Wednesday, February 21, 2024

English usage

by damith
November 12, 2023 1:19 am 0 comment 809 views

This is a guide to help learners to communicate easily in both speech and writing through a better understanding of the English language.

Simplistic / simplified / simplicity

‘Simplistic’ means ‘treating difficult subjects in a way that is too simple.’

The Government has adopted a naïve and simplistic approach to economic policy.

A simplified version of the Chinese script has been published.

‘Simplicity’ means ‘the quality of being simple, especially when this is attractive or useful.’

He writes with a beautiful simplicity of style.


When used as a conjunction ‘since’ is normally followed by a verb in the past tense.

We haven’t heard from John since he joined the army.

‘Since’ is followed by a verb in the perfect tense when it refers to an action that is still continuing.

Since he has been here we have had no peace.

When ‘since’ is used as an adverb it is usually preceded by a verb in the perfect tense and followed by an expression of time.

I have been waiting here since 8 a.m.


The past tense of ‘sink’ is ‘sank’ and the past participle is ‘sunk’ or ‘sunken.’ When the past participle is used as an adjective ‘sunken’ is the usual form.

The thief had sunken eyes.

The population in the old town had sunk to a few dozen families.

Your heart sinks when you lose hope or confidence, especially when you feel unable to do everything that you have to do.


Slang is a very informal language that includes new and sometimes rude words, especially words used only by particular groups of people such as criminals, schoolchildren or people who take drugs.

There are many slangy expressions in English.

Slang invents new words and gives established ones new meanings. It can be both imaginative and colourful, but if used excessively it becomes stale. Slang is considered by many people to be inferior to standard speech, although numerous slang words eventually win acceptance and respectability.

Sled / sledge / sleigh / sleight of hand

‘Sledge’ is a vehicle for travelling over snow with two long narrow pieces of wood or metal fixed under it. ‘Sled’ is the American spelling.

A sleigh is a large vehicle pulled by animals, used for travelling over snow.

‘Sleight of hand’ is the use of clever tricks and dishonesty to achieve something.

Slovenly / slovenliness

‘Slovenly’ means ‘lazy and untidy and not caring about your appearance.’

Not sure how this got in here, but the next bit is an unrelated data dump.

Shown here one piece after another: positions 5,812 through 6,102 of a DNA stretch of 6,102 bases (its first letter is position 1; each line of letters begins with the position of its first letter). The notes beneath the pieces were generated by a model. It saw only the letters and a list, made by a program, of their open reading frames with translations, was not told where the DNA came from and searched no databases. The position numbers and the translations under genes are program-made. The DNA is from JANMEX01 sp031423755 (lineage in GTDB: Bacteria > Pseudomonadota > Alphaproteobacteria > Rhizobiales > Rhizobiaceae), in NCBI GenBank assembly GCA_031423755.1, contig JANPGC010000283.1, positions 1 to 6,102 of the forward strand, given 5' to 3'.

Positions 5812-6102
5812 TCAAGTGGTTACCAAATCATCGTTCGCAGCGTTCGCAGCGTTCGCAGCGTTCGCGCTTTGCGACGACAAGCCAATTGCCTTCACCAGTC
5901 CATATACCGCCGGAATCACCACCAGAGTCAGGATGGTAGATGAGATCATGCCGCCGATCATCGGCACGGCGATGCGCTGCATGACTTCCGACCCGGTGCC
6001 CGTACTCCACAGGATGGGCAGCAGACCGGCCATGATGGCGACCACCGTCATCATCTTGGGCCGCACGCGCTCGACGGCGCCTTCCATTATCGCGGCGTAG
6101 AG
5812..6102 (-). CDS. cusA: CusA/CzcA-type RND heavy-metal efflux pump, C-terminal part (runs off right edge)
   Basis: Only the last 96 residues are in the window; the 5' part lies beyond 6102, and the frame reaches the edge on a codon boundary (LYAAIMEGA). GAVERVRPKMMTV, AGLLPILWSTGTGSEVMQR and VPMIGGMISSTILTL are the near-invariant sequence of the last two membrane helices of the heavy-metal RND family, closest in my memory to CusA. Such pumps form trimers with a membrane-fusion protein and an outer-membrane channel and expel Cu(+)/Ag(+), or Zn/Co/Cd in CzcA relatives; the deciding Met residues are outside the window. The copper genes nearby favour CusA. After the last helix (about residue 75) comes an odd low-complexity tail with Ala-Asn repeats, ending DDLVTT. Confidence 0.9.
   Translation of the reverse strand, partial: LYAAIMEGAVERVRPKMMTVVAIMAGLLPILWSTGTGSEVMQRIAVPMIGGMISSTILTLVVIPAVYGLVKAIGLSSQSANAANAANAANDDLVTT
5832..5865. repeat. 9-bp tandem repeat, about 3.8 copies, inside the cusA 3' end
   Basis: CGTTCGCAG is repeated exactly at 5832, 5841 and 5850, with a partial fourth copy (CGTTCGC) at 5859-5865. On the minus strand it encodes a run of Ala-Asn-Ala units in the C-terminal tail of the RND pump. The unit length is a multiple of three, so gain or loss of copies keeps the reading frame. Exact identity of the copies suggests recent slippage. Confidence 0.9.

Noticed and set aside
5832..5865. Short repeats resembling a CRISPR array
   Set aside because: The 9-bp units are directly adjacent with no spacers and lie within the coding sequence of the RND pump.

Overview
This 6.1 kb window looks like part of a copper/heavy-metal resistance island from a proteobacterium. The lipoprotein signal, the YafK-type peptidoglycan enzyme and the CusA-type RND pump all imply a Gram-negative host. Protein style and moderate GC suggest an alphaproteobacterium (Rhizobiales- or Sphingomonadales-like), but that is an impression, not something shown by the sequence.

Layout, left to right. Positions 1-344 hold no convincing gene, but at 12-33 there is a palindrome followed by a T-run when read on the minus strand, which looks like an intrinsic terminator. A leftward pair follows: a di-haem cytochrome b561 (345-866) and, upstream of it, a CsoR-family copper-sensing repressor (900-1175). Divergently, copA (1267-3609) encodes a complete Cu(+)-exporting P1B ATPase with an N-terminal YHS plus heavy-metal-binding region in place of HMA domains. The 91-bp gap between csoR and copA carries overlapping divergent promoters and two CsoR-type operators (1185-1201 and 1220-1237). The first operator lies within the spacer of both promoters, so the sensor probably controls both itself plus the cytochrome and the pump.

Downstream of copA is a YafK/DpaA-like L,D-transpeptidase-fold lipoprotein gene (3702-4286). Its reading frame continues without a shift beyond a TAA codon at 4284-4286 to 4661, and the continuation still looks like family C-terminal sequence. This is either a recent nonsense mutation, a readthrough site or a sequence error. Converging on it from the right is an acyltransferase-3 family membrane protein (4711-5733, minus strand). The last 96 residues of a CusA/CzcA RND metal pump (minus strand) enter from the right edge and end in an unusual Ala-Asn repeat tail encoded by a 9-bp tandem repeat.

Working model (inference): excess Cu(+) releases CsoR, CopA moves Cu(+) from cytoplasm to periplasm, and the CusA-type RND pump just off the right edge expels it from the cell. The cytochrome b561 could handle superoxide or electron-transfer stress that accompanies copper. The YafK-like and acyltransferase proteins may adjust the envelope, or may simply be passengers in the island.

A fat slovenly woman managed the rest house.

A man with shabby clothes and a general air of slovenliness was in charge of the guest house.


‘Sly’ means ‘very clever in the way that you use tricks and dishonesty to get what you want.’

The way you did it is really sly.

‘A sly smile’ shows that you are hiding something you know from other people.

They have been meeting each other on the sly for months. (secretly)


‘Smell’ is the quality that people and animals recognise by using their nose.

Some flowers have a stronger smell than others.

His breath smells. (unpleasant smell)

When you have a cold you cannot smell.

If you smell trouble, something bad is going to happen.

If you smell a rat, you guess that something wrong or dishonest is happening.

Sociable / social

Someone who is sociable enjoys being with other people.

‘Social’ means ‘concerning human society and its organisation, or the quality of people’s lives.’

A social class is a group of people who have the same social position.

Social mobility is your ability to move into a higher social class.

If you have social skills, you can meet people easily and deal with them.

Social life includes activities with your friends.

Elephants are social animals because they live in groups in their natural state.

A social climber is someone who tries to get accepted into a higher social class by becoming friendly with people who belong to that class.

Social democracy is a political and economic system based on socialism combined with democratic principles and government by elected representatives.

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